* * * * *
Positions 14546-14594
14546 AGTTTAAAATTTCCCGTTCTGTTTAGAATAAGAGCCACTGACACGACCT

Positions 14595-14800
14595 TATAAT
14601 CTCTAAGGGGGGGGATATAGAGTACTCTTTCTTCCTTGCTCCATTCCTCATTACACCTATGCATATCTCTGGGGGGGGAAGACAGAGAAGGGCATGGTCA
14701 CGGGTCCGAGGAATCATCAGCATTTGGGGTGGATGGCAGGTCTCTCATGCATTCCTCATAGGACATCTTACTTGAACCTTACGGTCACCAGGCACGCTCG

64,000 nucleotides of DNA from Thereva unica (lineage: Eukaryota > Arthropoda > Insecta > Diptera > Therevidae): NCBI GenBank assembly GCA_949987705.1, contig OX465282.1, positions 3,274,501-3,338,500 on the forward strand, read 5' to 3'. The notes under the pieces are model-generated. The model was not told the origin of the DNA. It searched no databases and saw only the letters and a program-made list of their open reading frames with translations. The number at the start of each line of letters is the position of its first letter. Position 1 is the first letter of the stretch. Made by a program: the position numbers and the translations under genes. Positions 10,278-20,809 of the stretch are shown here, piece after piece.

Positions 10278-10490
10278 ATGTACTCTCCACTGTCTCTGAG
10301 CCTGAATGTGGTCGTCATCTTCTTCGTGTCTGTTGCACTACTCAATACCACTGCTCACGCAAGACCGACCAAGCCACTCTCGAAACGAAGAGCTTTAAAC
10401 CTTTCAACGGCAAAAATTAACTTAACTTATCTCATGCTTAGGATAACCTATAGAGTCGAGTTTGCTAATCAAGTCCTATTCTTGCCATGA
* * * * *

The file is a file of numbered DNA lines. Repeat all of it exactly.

Positions 14546-14594
14546 AGTTTAAAATTTCCCGTTCTGTTTAGAATAAGAGCCACTGACACGACCT

Positions 14595-14800
14595 TATAAT
14601 CTCTAAGGGGGGGGATATAGAGTACTCTTTCTTCCTTGCTCCATTCCTCATTACACCTATGCATATCTCTGGGGGGGGAAGACAGAGAAGGGCATGGTCA
14701 CGGGTCCGAGGAATCATCAGCATTTGGGGTGGATGGCAGGTCTCTCATGCATTCCTCATAGGACATCTTACTTGAACCTTACGGTCACCAGGCACGCTCG

64,000 nucleotides of DNA from Thereva unica (lineage: Eukaryota > Arthropoda > Insecta > Diptera > Therevidae): NCBI GenBank assembly GCA_949987705.1, contig OX465282.1, positions 3,274,501-3,338,500 on the forward strand, read 5' to 3'. The notes under the pieces are model-generated. The model was not told the origin of the DNA. It searched no databases and saw only the letters and a program-made list of their open reading frames with translations. The number at the start of each line of letters is the position of its first letter. Position 1 is the first letter of the stretch. Made by a program: the position numbers and the translations under genes. Positions 10,278-20,809 of the stretch are shown here, piece after piece.

Positions 10278-10490
10278 ATGTACTCTCCACTGTCTCTGAG
10301 CCTGAATGTGGTCGTCATCTTCTTCGTGTCTGTTGCACTACTCAATACCACTGCTCACGCAAGACCGACCAAGCCACTCTCGAAACGAAGAGCTTTAAAC
10401 CTTTCAACGGCAAAAATTAACTTAACTTATCTCATGCTTAGGATAACCTATAGAGTCGAGTTTGCTAATCAAGTCCTATTCTTGCCATGA